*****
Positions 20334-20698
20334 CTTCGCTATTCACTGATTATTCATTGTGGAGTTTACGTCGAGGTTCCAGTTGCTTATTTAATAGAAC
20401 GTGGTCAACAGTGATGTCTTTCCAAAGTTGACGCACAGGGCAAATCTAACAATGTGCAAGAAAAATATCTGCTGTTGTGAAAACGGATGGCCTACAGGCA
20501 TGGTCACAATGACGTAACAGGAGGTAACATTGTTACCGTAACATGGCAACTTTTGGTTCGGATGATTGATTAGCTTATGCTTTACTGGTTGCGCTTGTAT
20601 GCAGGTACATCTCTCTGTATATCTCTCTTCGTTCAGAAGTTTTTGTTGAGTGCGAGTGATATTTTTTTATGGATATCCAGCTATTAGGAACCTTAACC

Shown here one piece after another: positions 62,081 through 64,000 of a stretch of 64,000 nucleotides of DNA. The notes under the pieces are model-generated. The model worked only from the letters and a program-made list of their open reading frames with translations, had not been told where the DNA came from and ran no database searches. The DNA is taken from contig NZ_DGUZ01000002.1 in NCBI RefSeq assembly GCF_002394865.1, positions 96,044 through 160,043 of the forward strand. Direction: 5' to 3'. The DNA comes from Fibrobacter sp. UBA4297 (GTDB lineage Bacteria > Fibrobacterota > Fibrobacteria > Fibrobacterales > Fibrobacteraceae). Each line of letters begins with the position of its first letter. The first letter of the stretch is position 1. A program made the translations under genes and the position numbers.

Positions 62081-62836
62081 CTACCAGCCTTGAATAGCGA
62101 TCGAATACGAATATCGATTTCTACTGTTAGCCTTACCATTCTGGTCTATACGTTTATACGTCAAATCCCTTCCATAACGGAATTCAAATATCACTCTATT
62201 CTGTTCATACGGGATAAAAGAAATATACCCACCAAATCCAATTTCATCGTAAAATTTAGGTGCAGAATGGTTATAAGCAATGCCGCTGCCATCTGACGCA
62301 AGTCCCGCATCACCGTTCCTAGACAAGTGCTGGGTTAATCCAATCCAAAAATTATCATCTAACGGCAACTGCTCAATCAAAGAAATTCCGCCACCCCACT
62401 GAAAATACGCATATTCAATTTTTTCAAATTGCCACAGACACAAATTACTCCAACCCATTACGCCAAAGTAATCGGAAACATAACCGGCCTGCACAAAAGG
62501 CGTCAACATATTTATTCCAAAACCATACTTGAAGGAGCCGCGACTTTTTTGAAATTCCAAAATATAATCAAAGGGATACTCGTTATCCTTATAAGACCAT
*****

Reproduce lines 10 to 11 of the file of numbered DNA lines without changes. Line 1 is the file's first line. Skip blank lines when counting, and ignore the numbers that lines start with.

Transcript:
62201 CTGTTCATACGGGATAAAAGAAATATACCCACCAAATCCAATTTCATCGTAAAATTTAGGTGCAGAATGGTTATAAGCAATGCCGCTGCCATCTGACGCA
62301 AGTCCCGCATCACCGTTCCTAGACAAGTGCTGGGTTAATCCAATCCAAAAATTATCATCTAACGGCAACTGCTCAATCAAAGAAATTCCGCCACCCCACT